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Utah plan ‘not mindless compliance’ to federal education act, state superintendent says

Laura Seitz, Deseret News

FILE – Superintendent Sydnee Dickson speaks with students at Lincoln Elementary School in Salt Lake City on Thursday, June 30, 2016. Utah’s plan for the Every Student Succeeds Act is "not mindless compliance" to federal mandates, according to the state superintendent of public instruction. On Sept. 8, the Utah State Board of Education is expected to act on the plan.

SALT LAKE CITY — Utah’s plan for the Every Student Succeeds Act is "not mindless compliance" to federal mandates, according to the state superintendent of public instruction.

On Sept. 8, the Utah State Board of Education is expected to act on the plan, which is essentially an application for $123 million in federal funds for programs that assist children experiencing homelessness, live in poverty or whose parents are migrant farmworkers, among other initiatives. The federal funding also supports professional development for teachers.

Utah’s 127-page draft, more than a year in the making, also includes the state’s latest public school accountability program spelled out in SB220, passed by the Utah Legislature earlier this year.

Superintendent Sydnee Dickson, in a recent update to members of the Legislature’s Education Interim Committee, said state education leaders view the Every Student Succeeds Act as a funding source that helps the state fulfill its responsibilities to students.

"Without the funding and without some of the strategy we put into our ESSA plan, we think we would be very remiss and falling short on our duty to provide our students with equity, which is really is really one of our board’s moral imperatives moving forward," Dickson said.

Once the final plan is reviewed by Gov. Gary Herbert and approved by the Utah State Board of Education, the school board has until Sept. 18 to submit it to Secretary of Education Betsy DeVos.

In the past, states applied for funding for the various federal title programs in a program-specific way. Under the Every Student Succeeds Act, readers will consider the plan in its entirety, although there will be an opportunity for state education officials to discuss the plan in further detail and to answer federal evaluators’ questions, said state Deputy Superintendent Patty Norman.

Dickson said some states are "really chafing that this is something that they’re creating, and it’s something new and it’s driving all the work in their state," she said.

That’s not the case for Utah because it already has a strategic plan, Education Elevated, and the state’s Every Student Succeeds Act compliance plan "aligns with our strategic plan, especially our three moral imperatives that drive our plan: equity, quality learning and systems values," Dickson said.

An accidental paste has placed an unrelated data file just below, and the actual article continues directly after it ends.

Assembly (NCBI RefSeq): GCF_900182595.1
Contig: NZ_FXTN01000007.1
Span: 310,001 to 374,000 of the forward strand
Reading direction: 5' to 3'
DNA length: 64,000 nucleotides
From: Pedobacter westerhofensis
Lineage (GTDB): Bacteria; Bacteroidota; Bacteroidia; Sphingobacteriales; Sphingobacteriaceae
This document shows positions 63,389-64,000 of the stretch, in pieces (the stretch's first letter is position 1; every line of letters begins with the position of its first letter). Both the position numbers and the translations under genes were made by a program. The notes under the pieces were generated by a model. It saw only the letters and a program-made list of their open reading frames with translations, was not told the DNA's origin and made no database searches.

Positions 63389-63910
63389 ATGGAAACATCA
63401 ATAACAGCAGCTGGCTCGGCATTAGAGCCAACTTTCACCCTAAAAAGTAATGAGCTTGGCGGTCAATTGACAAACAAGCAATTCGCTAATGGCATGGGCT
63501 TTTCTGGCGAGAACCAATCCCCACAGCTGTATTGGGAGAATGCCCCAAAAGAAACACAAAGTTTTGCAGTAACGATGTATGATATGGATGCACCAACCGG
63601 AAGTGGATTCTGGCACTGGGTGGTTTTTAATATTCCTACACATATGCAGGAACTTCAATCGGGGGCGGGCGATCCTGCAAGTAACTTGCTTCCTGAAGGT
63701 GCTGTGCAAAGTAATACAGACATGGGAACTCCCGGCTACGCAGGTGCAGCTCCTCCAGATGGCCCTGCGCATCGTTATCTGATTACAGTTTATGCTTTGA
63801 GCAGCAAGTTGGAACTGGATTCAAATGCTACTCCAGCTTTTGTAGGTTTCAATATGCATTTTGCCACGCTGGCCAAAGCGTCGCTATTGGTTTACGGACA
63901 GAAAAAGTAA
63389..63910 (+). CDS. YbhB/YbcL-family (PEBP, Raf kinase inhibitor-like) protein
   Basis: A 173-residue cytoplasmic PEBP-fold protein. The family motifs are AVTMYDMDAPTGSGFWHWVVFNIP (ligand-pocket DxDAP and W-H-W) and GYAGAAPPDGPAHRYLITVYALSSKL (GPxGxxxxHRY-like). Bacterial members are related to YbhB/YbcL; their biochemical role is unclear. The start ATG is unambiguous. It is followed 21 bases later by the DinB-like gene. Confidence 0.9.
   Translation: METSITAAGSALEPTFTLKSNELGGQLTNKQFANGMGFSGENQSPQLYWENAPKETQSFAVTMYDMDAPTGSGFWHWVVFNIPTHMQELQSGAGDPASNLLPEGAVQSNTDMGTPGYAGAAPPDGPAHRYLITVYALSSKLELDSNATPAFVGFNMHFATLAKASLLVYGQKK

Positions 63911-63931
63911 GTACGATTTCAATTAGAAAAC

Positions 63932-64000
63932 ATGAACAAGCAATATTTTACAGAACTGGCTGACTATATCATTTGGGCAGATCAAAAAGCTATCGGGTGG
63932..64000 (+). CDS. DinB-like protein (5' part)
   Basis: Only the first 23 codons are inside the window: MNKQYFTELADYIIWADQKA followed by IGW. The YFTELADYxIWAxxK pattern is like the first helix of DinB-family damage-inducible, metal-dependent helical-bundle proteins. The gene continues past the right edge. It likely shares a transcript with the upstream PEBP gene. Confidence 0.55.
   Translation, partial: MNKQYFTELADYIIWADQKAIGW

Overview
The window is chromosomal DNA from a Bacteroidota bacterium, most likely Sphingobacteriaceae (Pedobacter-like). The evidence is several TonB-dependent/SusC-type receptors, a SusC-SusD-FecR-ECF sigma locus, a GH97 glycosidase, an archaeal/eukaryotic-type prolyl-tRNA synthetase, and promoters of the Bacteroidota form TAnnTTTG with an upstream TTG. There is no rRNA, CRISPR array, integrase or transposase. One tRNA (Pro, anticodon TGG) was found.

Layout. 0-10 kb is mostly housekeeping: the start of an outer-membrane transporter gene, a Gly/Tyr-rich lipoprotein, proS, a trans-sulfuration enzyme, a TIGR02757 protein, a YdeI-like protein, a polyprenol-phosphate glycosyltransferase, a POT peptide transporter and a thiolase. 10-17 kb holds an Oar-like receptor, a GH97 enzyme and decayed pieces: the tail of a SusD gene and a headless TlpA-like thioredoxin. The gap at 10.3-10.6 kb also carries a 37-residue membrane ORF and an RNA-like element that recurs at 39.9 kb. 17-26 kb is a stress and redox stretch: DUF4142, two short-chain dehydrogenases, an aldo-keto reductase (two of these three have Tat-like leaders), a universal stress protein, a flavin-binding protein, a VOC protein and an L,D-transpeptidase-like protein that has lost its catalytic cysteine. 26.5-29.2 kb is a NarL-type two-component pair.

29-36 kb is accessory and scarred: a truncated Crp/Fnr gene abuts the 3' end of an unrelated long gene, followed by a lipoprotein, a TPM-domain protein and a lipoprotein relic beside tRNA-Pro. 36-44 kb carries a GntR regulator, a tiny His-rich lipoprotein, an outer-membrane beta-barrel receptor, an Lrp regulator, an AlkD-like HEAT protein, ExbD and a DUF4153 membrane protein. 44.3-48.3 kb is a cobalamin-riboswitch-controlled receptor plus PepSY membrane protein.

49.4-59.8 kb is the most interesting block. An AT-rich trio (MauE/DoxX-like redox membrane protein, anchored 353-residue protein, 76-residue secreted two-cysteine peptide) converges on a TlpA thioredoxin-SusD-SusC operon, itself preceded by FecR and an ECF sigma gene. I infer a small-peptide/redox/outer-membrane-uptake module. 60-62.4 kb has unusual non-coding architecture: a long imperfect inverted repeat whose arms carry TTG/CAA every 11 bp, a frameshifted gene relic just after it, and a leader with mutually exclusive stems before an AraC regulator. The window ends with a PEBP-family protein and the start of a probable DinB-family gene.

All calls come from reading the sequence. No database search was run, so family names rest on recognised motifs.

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"The plan is really only what is minimally required. Our schools, our districts and our charter schools are really engaged in very strategic work to get at closing the achievement gap," she said.

Still, Rep. LaVar Christensen, R-Draper, said he is concerned that the review will require Utah to comply with other federal requirements.

"Do you think this is going to be a full, fair and stand-alone review of just those areas on their merits, or has it been your experience at the federal level that they’ll try to bleed over into other areas and try to leverage these funds to get us to do what they want in other areas?" he asked.

Local control and limited resources are two key consideration under the Every Student Succeeds Act, Dickson said.

"They’re interpreting ESSA with exactness as they look at the terminology," she said.

Six state plans have been approved by federal education officials, and another 10 are in process.

State superintendents who have pushed back at evaluators’ requests "seem to be able to navigate those waters and get their plans passed," Dickson said.

As Utah prepares to give final approval to its plan, which is the product of some 25 meetings and the input of some 500 participants, state education officers nationwide are concerned that President Donald Trump’s "skinny budget" proposal threatens funding for some title programs that are part of the Every Student Succeeds Act.

If federal funding that supports effective instruction were "to go away, that would be a significant expense to our (local education agencies)," Dickson said.

"That is in many cases their only source of professional development or helping teachers become highly qualified. We’re very concerned about that going away."

Other programs that may be at risk are community learning centers.

"That is really highly targeted at some of our most vulnerable students," Dickson said.

Rep. Lowry Snow, R-St. George, said some constituents of the Utah Legislature say the state should not accept federal funding to support its education system.

"If you refuse the money, then where do we come up with $123 million to help these folks? That is always a challenge," Dickson said.

Federal funds tied to the Every Student Succeeds Act application "are targeted to go to the most needy sectors of our student population, those who are in the most need in terms of preparing our children and looking out for their needs, am I correct?" Snow said.

"Yes," Dickson replied.

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